Tuesday, September 18, 2018
Home and Garden

Diggin' Florida Dirt: Fairy gardens offer all the detail, just in miniature

Leaving your garden can be like losing a best friend.

Season after season, you work and play together, take care of each other. You dig, weed, nurse, feed. Your garden gives comfort, purpose, and countless reasons to celebrate otherwise ordinary days.

When circumstances require us, or those we love, to downsize to a condo, apartment or nursing home, the grief can be profound.

Karen Carmody and her late husband, Barry, made such a move four years ago. For more than 30 years, they grew a sunny, Charleston-inspired garden that surrounded their big south Tampa home. With the kids grown and gone, they stepped down to a little bungalow, its back yard paved with bricks and shrouded in shade. There would be no more mammoth flowerbeds; no more bright, light-greedy plants.

Like almost every other gardener I know, Karen Carmody found a work-around. Her new gardens rival the old homestead in every way except size. They fire up her imagination and sprinkle pixie dust on her five grandchildren, ages 4 to 8.

Fairies can do that.

"About two years ago, my sister mentioned she'd seen a fairy garden. I'd never heard of them," Karen said. "Then I was visiting a friend in Washington state and, in the back corner of a beach store, I found all the little fairy accoutrements — tiny furniture, little figurines."

She scooped them up. She learned that fairy gardens, part dollhouse and part container garden, require itty-bitty everything — including plants.

"Regular plants would just take over, even if you keep trimming them," she said. "You have to use miniature varieties."

Karen's new landscapes include African violets no more than 2 inches in diameter, minuscule polka dot plants, and succulents like baby tears. Fairy versions of her twin granddaughters, Adelaide and Genevieve, cuddle kittens and take wing on horseback, just like the real-life 8-year-olds. Tinker Bell, Karen's effervescent schnauzer, sits poised for play.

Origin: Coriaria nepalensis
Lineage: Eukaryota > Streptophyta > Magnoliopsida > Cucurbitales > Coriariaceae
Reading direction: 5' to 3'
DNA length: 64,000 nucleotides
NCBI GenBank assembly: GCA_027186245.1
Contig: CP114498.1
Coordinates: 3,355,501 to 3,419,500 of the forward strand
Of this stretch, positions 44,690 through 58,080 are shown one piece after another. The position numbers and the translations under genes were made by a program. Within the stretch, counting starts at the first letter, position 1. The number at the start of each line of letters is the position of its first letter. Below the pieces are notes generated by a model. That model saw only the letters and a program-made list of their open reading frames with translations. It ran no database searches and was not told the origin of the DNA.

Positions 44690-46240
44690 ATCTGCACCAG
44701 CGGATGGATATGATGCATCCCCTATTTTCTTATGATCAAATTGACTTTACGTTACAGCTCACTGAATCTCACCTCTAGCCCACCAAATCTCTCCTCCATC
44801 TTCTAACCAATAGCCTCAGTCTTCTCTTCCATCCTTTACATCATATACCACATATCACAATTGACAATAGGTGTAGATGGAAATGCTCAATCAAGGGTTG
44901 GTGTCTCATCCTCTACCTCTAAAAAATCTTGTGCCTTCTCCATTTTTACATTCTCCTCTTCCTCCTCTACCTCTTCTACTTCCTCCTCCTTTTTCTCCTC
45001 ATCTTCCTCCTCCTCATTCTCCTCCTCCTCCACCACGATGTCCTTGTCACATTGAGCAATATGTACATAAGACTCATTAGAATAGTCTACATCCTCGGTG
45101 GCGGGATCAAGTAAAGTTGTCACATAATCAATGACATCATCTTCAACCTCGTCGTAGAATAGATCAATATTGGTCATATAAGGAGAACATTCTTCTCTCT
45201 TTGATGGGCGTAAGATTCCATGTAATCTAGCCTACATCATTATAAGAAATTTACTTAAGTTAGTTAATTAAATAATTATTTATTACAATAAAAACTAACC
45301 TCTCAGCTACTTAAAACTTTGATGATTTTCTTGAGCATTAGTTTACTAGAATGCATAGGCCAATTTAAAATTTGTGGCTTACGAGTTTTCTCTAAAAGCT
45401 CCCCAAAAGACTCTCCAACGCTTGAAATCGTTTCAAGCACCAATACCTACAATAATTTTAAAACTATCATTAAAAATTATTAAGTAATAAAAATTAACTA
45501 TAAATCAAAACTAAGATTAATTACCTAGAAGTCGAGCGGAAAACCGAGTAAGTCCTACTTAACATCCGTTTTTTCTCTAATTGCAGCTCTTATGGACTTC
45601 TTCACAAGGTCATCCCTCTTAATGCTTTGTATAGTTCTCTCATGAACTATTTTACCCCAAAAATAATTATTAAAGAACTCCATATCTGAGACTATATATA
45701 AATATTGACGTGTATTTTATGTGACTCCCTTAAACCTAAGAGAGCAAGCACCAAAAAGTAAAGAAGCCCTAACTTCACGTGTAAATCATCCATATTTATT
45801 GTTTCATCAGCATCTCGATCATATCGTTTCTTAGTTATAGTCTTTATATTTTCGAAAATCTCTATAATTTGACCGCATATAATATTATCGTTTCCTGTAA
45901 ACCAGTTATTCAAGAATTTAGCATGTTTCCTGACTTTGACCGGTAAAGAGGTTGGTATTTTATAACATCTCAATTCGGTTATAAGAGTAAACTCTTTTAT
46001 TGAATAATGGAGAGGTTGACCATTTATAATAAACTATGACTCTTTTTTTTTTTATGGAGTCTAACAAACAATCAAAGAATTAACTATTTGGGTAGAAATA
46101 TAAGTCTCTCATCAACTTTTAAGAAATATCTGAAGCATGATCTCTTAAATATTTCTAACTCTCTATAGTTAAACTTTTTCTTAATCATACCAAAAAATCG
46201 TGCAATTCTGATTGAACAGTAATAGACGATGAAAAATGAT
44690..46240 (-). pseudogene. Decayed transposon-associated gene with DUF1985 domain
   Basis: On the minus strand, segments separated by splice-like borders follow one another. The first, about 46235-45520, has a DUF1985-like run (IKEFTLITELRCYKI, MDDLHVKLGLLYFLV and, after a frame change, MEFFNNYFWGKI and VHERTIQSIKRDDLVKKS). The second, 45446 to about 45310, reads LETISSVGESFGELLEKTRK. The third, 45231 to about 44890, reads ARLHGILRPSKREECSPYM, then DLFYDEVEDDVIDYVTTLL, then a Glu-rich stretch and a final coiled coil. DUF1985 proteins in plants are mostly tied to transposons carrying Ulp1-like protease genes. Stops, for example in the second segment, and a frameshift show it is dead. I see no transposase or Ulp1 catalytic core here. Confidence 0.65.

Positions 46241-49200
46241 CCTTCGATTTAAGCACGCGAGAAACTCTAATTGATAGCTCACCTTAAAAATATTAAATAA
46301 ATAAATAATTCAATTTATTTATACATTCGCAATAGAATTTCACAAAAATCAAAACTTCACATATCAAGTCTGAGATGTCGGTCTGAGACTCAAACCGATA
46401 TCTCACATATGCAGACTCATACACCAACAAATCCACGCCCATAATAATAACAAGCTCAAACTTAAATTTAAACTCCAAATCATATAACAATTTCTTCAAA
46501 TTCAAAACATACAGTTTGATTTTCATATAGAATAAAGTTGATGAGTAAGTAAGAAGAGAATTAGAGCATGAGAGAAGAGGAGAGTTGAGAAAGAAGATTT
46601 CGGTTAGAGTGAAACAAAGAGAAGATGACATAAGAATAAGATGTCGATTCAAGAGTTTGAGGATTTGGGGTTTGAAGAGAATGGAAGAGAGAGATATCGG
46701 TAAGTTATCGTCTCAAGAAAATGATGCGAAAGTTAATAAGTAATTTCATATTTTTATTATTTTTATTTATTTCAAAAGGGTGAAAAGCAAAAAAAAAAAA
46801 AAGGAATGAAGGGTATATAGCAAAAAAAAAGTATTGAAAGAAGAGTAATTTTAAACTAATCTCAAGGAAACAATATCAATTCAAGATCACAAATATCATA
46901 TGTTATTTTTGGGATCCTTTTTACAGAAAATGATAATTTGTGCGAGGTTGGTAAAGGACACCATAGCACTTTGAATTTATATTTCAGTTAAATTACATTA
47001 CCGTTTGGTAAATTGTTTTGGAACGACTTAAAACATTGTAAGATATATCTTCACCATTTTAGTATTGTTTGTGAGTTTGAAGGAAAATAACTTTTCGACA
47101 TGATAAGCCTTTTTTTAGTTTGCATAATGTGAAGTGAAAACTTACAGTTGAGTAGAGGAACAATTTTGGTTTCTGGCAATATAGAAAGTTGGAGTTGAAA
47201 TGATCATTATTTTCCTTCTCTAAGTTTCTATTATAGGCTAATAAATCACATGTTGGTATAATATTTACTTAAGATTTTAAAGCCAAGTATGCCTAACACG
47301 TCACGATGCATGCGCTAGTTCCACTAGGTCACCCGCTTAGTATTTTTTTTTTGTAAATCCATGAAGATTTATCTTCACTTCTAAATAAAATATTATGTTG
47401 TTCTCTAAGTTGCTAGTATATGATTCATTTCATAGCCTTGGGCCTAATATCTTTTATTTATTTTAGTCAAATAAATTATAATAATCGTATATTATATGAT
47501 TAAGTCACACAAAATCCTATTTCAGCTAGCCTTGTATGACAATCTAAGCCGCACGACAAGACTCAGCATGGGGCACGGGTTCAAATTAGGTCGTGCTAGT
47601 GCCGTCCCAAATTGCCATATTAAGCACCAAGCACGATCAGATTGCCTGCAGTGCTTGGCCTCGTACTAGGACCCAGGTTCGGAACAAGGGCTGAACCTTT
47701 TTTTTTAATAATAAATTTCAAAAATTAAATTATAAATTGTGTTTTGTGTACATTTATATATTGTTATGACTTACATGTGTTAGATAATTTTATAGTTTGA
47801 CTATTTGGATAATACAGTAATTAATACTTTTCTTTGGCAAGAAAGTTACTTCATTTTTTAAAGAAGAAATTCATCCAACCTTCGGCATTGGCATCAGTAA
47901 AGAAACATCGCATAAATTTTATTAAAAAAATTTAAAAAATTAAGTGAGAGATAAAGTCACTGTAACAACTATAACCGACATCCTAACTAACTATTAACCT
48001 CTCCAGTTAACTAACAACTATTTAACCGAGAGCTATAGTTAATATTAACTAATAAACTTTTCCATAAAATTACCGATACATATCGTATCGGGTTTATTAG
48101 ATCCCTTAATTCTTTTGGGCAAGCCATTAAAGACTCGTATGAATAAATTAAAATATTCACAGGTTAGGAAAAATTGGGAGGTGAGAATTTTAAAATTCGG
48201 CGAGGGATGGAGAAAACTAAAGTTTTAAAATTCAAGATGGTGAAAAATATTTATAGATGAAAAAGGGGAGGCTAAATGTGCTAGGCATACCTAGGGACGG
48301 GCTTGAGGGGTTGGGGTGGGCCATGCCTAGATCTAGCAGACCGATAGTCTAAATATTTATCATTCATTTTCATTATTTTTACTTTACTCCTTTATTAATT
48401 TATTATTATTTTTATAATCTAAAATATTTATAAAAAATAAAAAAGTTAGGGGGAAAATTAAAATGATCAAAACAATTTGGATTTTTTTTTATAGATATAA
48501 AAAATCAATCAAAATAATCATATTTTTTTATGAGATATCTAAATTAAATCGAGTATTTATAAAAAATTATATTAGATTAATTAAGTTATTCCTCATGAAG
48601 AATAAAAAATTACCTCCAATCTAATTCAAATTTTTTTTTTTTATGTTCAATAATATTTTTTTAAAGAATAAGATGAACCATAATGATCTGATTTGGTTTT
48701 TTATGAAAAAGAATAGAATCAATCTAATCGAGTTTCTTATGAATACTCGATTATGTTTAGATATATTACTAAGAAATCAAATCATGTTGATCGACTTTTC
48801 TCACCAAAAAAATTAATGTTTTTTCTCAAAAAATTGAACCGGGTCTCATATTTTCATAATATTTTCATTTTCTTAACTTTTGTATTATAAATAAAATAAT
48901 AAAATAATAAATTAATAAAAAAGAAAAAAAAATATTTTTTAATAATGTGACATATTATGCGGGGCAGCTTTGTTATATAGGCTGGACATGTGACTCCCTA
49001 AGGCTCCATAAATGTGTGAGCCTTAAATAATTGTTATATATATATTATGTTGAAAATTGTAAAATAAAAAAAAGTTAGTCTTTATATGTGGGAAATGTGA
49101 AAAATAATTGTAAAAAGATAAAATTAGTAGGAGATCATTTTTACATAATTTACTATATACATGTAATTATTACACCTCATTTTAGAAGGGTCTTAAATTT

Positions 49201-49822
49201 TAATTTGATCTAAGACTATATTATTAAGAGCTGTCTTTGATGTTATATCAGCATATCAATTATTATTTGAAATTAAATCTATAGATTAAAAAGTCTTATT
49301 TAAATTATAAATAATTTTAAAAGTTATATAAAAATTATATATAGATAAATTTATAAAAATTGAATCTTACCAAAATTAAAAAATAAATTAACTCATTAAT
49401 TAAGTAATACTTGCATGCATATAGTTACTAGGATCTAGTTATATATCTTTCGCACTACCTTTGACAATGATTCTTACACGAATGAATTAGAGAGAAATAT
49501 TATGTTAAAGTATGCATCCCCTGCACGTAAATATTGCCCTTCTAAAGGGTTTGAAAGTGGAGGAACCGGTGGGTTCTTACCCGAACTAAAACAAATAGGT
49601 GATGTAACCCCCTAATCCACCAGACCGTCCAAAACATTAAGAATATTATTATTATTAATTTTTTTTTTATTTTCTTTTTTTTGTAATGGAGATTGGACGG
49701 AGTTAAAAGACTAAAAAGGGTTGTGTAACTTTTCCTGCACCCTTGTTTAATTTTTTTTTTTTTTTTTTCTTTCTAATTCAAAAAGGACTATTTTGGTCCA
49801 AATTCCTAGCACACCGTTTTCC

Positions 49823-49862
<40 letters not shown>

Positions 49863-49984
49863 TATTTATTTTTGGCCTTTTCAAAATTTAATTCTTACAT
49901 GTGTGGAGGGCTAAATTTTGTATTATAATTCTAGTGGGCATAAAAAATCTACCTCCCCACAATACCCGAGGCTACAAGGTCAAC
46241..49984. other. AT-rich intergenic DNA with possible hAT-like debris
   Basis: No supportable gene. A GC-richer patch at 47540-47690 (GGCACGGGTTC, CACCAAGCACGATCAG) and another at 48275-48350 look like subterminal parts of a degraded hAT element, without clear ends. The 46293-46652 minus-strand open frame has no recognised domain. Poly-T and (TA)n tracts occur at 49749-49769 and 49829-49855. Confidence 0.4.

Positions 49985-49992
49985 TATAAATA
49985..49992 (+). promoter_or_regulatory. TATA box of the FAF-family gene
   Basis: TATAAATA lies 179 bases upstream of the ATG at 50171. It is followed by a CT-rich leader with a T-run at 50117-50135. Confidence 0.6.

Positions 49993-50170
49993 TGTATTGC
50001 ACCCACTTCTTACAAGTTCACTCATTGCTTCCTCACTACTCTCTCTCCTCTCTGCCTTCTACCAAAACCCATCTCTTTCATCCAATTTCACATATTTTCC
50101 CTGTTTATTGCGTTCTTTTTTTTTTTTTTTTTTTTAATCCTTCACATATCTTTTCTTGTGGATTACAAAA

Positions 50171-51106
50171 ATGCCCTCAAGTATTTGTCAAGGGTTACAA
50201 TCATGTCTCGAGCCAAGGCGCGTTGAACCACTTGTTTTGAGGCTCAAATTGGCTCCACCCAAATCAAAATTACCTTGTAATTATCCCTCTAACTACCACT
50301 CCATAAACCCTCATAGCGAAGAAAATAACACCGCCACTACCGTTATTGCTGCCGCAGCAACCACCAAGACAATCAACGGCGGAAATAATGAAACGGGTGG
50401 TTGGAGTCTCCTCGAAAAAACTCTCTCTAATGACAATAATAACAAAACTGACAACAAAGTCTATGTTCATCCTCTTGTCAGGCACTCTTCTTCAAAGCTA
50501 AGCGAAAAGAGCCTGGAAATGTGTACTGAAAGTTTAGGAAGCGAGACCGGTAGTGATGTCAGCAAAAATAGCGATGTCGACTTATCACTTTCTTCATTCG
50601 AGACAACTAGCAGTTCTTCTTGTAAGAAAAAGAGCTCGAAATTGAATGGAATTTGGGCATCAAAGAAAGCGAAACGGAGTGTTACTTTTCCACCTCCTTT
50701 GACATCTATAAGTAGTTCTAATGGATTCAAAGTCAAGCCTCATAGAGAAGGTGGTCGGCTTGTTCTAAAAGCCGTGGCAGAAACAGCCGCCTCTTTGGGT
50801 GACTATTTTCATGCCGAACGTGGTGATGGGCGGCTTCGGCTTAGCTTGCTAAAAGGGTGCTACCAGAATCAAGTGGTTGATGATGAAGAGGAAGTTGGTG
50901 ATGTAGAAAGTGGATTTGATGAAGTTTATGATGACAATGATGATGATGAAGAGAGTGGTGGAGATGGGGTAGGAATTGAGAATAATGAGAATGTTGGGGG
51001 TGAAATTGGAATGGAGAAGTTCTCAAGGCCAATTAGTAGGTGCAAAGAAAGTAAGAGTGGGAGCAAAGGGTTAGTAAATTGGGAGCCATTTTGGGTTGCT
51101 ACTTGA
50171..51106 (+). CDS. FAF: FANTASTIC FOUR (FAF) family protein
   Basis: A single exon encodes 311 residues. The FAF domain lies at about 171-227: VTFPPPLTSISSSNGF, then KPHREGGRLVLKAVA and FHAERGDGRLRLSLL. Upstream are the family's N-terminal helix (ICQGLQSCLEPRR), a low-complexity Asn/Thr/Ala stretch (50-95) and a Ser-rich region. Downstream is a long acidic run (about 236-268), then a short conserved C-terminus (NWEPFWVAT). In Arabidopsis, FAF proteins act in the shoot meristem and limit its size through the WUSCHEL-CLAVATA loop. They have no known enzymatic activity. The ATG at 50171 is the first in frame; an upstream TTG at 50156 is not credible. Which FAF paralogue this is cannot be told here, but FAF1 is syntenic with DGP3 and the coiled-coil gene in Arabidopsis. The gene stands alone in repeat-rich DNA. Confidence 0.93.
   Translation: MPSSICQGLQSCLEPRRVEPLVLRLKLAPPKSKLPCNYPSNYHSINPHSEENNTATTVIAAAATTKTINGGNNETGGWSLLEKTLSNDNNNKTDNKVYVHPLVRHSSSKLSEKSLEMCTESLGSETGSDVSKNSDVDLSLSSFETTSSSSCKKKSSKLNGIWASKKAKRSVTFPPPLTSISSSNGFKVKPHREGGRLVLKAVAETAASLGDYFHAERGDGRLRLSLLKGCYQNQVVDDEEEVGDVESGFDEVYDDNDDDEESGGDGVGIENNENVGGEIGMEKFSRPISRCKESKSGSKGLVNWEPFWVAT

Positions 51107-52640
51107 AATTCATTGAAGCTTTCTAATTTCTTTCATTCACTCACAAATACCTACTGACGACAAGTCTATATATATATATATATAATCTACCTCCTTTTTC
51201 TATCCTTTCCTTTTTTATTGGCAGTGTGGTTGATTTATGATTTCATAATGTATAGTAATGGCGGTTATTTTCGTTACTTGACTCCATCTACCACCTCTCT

"I finished the first one and my 3-year-old grandson, Jack, loved it. He wanted one. I said, 'How about a gnome garden for you?' "

Jack, now 5, fishes from a burbling stream of blue glass pebbles, a campfire burning nearby. An owl perches overhead in a tree, half hidden, and a fox lays curled in the shrubs. Jack's gnome marches over a bridge with a rake.

That scene may be completely different tomorrow.

"They all come over and play with them; they move things around all the time," Karen said.

Two grandkids live in Virginia. Matthew, 7, and Harrison, 4, didn't like being left out. Karen sent fairy CARE packages — assembly required.

Fairy gardens date back more than 100 years, when gardeners created spaces to invite the ephemeral little beings into their landscapes. The idea got a reboot several years ago, thanks to social media. Today's take doesn't wait for the fairies — it moves them in.

The gardens do best outside in the filtered light of her backyard. She waters, trims and repairs the occasional damage from curious squirrels.

"The hardest part about creating them is finding a container if you want something different," she said. (And she likes different!)

Karen finds ideas on Pinterest, local plants and accessories at GardenSmith, Sprout Gardening and Bloom Garden Shop, all in Tampa, and online — the motherlode — at fairygardenstore.com.

Once she has come up with a theme and gathered all she needs, the fun begins.

"I get lost in it — it's gardening on a different scale."

Just right for gardeners with big ideas and smaller spaces.

Contact Penny Carnathan at [email protected]; visit her blog, digginfloridadirt.com; join in the chat on Facebook, Diggin Florida Dirt; and follow @Diggin Penny.